Safety and Pharmacokinetics Study of Oral Lithium in Patients With Chronic Spinal Cord Injury
|Study Design:||Allocation: Non-Randomized
Endpoint Classification: Safety Study
Intervention Model: Single Group Assignment
Masking: Open Label
Primary Purpose: Treatment
|Official Title:||A Three Month, Open-label, Single-arm Trial Evaluating the Safety and Pharmacokinetics of Oral Lithium in Patients Diagnosed With Chronic Spinal Cord Injury|
- Incidence of clinical adverse events including known and unknown adverse events, and changes from baseline in vital signs, ECGs and laboratory parameters
- Plasma lithium level
|Study Start Date:||September 2007|
|Study Completion Date:||January 2010|
|Primary Completion Date:||January 2010 (Final data collection date for primary outcome measure)|
Patients with spinal cord injury (SCI) usually have permanent and often devastating neurological deficits and disability. There has been successful research in a number of fields that may someday help people with spinal cord injuries.
The planned treatment trials will focus on the effects of oral lithium on neurological function in people with chronic spinal cord injury and those that have received umbilical cord blood mononuclear cell transplants to the spinal cord. The interest in these two treatments derives from recent reports indicating that umbilical cord blood stem cells may be beneficial for spinal cord injury and that lithium may promote regeneration and recovery of function after spinal cord injury. Both lithium and umbilical cord blood are widely available therapies that have long been used to treat diseases in humans.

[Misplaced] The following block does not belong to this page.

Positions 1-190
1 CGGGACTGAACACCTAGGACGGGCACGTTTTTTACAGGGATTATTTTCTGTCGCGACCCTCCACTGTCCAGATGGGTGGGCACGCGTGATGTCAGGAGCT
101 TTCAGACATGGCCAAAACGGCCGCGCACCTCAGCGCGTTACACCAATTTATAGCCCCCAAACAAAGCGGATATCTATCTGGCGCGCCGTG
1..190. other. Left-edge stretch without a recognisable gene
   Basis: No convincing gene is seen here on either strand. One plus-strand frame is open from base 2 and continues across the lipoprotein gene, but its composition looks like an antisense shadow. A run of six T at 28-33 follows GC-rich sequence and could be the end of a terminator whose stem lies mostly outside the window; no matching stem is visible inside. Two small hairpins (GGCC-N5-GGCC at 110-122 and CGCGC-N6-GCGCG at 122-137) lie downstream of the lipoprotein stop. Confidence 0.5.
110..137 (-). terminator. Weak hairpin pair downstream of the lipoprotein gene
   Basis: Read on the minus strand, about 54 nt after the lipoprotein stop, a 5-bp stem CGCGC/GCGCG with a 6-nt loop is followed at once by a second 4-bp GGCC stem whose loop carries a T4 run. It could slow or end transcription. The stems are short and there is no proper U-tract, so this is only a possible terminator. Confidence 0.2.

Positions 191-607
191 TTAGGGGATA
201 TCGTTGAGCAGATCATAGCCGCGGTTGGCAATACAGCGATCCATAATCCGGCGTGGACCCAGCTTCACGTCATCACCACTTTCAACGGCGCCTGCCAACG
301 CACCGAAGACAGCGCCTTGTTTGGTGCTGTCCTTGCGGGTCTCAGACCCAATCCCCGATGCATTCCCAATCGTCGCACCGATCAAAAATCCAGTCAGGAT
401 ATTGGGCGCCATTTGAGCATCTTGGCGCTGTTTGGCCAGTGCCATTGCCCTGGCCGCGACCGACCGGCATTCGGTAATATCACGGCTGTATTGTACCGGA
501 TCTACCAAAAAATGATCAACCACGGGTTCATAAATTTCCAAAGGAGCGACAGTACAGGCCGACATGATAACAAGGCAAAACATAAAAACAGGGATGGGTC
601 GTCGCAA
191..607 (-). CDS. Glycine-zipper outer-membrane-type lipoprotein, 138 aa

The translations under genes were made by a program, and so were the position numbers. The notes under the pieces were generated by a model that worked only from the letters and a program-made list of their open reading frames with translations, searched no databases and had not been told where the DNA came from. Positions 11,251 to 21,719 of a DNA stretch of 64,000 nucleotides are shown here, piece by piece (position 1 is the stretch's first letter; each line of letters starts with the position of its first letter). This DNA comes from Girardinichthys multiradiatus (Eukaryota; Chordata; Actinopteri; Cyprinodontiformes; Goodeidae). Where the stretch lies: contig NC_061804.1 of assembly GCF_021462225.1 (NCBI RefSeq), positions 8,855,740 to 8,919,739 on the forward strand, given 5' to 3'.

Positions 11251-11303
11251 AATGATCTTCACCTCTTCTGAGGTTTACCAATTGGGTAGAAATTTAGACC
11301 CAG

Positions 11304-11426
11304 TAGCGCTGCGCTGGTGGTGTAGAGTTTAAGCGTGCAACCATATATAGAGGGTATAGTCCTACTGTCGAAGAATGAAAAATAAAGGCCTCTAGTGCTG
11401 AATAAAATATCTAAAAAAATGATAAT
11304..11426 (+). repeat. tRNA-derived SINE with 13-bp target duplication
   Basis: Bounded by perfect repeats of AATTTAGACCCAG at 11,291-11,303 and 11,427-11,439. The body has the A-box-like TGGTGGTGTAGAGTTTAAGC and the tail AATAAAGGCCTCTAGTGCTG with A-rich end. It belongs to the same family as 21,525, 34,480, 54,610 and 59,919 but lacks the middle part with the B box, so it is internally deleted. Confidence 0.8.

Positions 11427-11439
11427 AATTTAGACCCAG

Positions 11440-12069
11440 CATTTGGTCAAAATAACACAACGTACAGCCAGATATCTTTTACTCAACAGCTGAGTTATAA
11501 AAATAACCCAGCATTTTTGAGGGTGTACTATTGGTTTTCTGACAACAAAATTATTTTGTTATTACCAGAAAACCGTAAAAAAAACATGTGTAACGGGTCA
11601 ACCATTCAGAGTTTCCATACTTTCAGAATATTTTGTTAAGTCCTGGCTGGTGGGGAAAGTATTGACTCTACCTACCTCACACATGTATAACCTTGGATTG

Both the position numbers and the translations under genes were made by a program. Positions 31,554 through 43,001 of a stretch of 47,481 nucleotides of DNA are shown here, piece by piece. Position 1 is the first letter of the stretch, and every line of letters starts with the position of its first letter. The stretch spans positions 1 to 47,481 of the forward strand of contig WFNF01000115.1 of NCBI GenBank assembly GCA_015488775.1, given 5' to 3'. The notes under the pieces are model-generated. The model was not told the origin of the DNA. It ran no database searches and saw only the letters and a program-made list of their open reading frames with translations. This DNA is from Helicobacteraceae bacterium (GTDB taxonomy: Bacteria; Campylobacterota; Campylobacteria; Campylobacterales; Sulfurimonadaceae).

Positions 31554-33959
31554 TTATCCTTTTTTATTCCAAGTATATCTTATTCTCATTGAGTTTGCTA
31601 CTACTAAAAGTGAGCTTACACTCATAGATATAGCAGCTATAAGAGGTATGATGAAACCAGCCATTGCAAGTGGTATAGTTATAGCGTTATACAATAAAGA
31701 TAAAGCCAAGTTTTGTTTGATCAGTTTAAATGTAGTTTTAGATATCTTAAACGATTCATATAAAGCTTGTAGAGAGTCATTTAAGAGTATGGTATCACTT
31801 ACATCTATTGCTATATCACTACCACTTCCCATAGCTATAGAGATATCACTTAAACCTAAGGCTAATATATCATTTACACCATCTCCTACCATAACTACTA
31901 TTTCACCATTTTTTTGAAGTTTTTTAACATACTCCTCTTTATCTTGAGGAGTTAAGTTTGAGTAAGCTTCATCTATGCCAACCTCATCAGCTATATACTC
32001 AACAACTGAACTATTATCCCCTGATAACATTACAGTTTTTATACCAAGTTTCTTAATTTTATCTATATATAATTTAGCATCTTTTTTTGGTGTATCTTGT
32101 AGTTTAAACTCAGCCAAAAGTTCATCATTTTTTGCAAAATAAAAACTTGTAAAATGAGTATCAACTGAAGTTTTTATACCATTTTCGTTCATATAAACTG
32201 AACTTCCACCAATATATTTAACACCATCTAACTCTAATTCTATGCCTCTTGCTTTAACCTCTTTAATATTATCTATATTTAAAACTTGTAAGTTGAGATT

The current study is a phase I open-label clinical trial to examine plasma levels after oral lithium treatments in 20 subjects with chronic spinal cord injury. The subjects will receive standard doses of oral lithium used in treatment of manic depression. The goal of the trial is to show feasibility and safety of maintaining plasma levels of 0.6 mmol/L to 1.2 mmol/L for six weeks in subjects with chronic spinal cord injury.
Lithium attracted much attention as a potential neuroregenerative therapy based on experiments in animal models of SCI in 2004. However, toxic levels of lithium (>1.5 mmol/L) are close to the effective levels (0.6 - 1.2 mmol/L). At toxic levels, patients may become confused and lethargic, have diarrhea, upset stomach, and develop tremors, ataxia, dysarthria, and nystagmus. Lithium toxicity may be compounded by sodium depletion or diuretics (thiazides) that inhibit kidney sodium upgrade and ACE inhibitors. Plasma levels also depend on fluid input/output. Therefore, care will be taken to titrate the dose and to test plasma levels of the drug at the beginning, at day 2, 7, and week 6 during the treatment period.
Acute toxicity usually produces relatively mild symptoms. Chronic lithium toxicity may lead to more severe neurotoxic symptoms. However, these symptoms usually develop after 3-5 years of treatment.
Data obtained from this study will be used to develop future chronic spinal cord injury clinical studies: (1) randomized controlled trials with lithium versus placebo; and (2) randomized controlled trials comparing effects of lithium and placebo on subjects who have received umbilical cord blood mononuclear cell transplants to the spinal cord.
Please refer to this study by its ClinicalTrials.gov identifier: NCT00431171
|China, Hong Kong SAR|
|MacLehose Medical Rehabilitation Centre|
|Pokfulam, Hong Kong SAR, China|
|Principal Investigator:||Yat-wa Wong, MD||The University of Hong Kong|